By 1980, 6 more banks were added to the list. This allowed citizens to bank services throughout the length and breadth of the country regardless of income levels. The numbers kept increasing but after a list of mergers and acquisitions in the last few years, we now have 12 Public banks functioning in the country. Private banks were again permitted only post liberalization of the economy in the early 1990s.
Despite successfully being accessible to the population the public banks have failed in many aspects. According to the RBI as of March 2016, public sector banks accounted for over 90 percent of the ₹5.5 lakh crore gross NPAs (Non-Performing Asset). NPA’s refer to interest and principal is due for a prolonged period of time and its recovery is not expected or doubtful.
As a result, the Indian government has announced a $19 billion recapitalization plan. This recapitalization may help the banks survive but are not a long term solution. This has led to the government considering privatization as a means for transforming the banks into entities that are commercially viable. Recommendations were made by the Niti Aayog to the central government about the privatization of few Indian Public Sector Banks.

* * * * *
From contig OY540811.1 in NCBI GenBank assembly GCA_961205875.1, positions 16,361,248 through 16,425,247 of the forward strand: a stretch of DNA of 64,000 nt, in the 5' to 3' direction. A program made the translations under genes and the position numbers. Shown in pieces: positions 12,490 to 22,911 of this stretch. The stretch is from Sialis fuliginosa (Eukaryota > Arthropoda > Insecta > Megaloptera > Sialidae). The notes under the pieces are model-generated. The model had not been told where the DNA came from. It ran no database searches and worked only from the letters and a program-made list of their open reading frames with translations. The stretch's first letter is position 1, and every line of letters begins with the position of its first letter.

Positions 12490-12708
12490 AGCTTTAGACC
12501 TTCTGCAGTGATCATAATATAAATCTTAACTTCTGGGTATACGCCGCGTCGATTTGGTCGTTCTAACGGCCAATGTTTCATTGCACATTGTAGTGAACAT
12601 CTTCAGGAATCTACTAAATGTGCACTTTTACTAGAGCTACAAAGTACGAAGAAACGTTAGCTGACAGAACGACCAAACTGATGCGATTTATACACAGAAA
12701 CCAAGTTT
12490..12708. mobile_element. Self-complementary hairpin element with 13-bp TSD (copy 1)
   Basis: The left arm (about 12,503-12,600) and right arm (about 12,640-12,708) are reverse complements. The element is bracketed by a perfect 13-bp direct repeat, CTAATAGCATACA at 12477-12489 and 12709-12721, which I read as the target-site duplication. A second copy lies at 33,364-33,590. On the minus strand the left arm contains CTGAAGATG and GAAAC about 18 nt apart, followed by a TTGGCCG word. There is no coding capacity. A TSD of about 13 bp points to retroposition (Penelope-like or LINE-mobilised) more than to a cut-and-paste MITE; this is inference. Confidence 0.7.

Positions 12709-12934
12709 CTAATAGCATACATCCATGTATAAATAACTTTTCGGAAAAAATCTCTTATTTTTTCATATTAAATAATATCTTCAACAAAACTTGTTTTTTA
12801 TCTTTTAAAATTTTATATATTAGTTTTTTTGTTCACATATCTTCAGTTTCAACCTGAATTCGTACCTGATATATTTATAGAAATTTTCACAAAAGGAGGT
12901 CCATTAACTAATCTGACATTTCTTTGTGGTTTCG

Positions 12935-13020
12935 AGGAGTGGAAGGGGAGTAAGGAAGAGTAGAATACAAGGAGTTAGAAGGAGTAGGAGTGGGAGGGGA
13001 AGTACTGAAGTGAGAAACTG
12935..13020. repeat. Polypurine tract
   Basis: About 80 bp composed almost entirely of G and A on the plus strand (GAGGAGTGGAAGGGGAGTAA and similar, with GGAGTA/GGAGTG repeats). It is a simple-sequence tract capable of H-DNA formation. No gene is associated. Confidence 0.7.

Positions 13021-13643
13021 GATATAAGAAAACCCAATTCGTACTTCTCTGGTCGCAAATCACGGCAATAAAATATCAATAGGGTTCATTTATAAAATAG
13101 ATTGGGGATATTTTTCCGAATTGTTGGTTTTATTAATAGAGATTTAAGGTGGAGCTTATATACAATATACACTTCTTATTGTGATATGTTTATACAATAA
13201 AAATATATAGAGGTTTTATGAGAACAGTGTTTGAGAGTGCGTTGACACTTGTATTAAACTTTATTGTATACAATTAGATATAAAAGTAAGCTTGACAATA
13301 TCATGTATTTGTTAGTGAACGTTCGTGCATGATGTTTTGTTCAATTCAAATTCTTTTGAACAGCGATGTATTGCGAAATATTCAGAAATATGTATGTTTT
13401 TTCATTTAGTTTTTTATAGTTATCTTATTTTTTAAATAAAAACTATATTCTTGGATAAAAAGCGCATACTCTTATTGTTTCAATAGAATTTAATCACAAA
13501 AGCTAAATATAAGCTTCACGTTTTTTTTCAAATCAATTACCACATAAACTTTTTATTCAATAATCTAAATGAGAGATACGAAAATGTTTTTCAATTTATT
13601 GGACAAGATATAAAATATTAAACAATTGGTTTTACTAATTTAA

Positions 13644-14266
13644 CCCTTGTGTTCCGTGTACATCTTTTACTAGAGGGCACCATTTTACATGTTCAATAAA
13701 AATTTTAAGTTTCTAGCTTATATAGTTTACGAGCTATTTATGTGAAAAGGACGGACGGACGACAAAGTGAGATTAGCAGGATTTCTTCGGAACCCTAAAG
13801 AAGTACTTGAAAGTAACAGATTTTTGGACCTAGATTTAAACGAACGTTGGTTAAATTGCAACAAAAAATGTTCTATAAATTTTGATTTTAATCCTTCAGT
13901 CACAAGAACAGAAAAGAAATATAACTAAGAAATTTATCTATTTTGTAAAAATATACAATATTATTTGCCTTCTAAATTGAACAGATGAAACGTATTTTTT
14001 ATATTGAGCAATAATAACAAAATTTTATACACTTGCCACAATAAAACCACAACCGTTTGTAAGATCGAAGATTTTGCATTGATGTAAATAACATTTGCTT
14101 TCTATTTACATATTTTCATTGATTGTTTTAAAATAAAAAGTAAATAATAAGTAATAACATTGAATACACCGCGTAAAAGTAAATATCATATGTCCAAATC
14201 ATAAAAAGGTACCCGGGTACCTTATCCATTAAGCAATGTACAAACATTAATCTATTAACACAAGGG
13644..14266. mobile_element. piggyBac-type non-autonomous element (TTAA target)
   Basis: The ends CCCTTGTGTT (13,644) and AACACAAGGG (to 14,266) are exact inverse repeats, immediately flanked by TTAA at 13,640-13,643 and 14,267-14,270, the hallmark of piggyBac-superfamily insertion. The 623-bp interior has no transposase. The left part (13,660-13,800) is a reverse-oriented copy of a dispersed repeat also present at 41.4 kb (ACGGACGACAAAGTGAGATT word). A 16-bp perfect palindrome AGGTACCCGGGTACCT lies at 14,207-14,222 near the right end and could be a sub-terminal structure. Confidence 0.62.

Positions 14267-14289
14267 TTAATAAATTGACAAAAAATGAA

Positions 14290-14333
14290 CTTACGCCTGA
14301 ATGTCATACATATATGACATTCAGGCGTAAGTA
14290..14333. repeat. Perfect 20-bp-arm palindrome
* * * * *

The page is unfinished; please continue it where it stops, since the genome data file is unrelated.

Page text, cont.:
Privatization refers to the sale of government-held assets or shares to the private sector. It is often achieved by listing the new private company on the stock market. This has previously been performed in other sectors.
Privatization of government-held securities was also successful in the UK where state-owned companies such as BP, BT, British Airways, electricity companies, gas companies, and rail networks were privatized. Currently, four banks that are considered to be privatized are Punjab & Sind Bank, Bank of Maharashtra, UCO Bank, and IDBI Bank.
Privatization of PSU banks: Pros of Privatization
Bank privatization is likely to provide a lot of different benefits. They include:
- Most private banks are profitable, to a big extent. A lot many PSUs are not making profits and the government is thinking that the privatization of PSU banks, may convert them from loss-making ventures to profitable self-sustainable businesses.
- It is found that the Private sector banks are more advanced than Public sector Banks. They are also known for their operational efficiency. One of the major motives private banks achieve this is profit. This makes them more competitive with superior service in order to gain customers. a private firm has pressure from shareholders to perform efficiently.
- Privatization will also help to reduce the burden of the Government of India. This is because private banks are stricter towards loans and frauds. It is startling to see PNB being defrauded of $1.8 billion by a few junior level bank officials. Frauds of such scale do not occur in private banks like Citibank etc.